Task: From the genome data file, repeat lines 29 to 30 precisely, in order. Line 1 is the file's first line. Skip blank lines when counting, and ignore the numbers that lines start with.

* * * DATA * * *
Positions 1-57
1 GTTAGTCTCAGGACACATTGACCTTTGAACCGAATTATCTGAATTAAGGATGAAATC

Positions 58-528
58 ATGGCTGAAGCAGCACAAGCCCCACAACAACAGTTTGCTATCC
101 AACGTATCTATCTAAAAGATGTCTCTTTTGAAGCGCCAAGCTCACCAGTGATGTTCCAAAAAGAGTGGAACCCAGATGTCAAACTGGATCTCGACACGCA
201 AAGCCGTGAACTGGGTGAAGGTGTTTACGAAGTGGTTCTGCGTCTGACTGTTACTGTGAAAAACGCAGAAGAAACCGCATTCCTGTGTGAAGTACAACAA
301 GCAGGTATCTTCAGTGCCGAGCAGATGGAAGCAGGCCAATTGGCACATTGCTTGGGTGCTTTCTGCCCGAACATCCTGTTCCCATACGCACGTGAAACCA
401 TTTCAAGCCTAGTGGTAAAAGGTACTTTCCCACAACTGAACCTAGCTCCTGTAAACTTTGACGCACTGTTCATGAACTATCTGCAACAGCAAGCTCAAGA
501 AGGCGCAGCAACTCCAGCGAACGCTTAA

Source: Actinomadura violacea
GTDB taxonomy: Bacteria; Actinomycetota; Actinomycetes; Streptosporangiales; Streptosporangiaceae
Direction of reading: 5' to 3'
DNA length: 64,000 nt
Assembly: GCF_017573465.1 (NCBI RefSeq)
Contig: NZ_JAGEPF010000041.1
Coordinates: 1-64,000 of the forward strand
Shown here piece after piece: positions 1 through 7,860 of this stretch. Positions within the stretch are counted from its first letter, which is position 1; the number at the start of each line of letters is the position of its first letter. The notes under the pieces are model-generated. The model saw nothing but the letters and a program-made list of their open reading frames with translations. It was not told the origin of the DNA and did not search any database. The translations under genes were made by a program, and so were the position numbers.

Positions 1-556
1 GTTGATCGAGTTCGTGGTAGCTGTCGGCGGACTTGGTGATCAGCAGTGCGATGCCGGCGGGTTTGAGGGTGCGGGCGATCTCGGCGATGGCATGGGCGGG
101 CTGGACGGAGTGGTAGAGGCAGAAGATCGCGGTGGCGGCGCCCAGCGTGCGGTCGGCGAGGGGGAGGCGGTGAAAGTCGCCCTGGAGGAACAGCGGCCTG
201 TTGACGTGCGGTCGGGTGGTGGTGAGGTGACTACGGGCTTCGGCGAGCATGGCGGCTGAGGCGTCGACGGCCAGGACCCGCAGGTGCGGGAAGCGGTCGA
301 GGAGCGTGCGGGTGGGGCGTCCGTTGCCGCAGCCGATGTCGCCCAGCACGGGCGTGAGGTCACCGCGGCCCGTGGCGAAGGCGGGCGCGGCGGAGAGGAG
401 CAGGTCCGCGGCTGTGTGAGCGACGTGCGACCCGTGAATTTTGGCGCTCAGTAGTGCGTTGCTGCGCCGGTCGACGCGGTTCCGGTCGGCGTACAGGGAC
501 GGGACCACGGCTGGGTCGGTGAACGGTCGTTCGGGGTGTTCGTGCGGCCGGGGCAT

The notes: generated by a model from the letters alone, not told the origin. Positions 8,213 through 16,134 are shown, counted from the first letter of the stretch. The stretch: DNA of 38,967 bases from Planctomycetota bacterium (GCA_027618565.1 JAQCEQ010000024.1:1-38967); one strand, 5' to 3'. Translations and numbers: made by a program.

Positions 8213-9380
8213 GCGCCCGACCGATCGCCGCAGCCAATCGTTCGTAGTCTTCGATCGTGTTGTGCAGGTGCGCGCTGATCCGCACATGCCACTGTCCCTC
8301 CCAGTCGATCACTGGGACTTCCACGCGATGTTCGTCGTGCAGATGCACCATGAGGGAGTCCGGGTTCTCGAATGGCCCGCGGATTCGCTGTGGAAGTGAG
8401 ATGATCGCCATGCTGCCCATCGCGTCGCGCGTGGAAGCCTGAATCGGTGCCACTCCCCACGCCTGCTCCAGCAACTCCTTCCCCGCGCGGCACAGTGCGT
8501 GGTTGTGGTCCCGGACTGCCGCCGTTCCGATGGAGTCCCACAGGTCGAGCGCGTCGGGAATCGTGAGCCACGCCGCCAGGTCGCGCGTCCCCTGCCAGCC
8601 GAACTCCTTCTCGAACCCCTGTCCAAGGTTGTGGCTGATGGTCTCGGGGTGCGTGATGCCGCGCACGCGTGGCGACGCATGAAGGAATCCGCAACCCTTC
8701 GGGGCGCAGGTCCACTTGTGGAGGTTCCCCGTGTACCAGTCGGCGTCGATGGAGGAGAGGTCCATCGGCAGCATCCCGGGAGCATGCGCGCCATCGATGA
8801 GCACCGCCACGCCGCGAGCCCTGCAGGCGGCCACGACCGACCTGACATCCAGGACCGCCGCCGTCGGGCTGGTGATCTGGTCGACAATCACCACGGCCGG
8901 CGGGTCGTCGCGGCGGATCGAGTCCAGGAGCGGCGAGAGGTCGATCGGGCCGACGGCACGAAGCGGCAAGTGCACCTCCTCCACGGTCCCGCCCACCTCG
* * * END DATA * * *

8401 ATGATCGCCATGCTGCCCATCGCGTCGCGCGTGGAAGCCTGAATCGGTGCCACTCCCCACGCCTGCTCCAGCAACTCCTTCCCCGCGCGGCACAGTGCGT
8501 GGTTGTGGTCCCGGACTGCCGCCGTTCCGATGGAGTCCCACAGGTCGAGCGCGTCGGGAATCGTGAGCCACGCCGCCAGGTCGCGCGTCCCCTGCCAGCC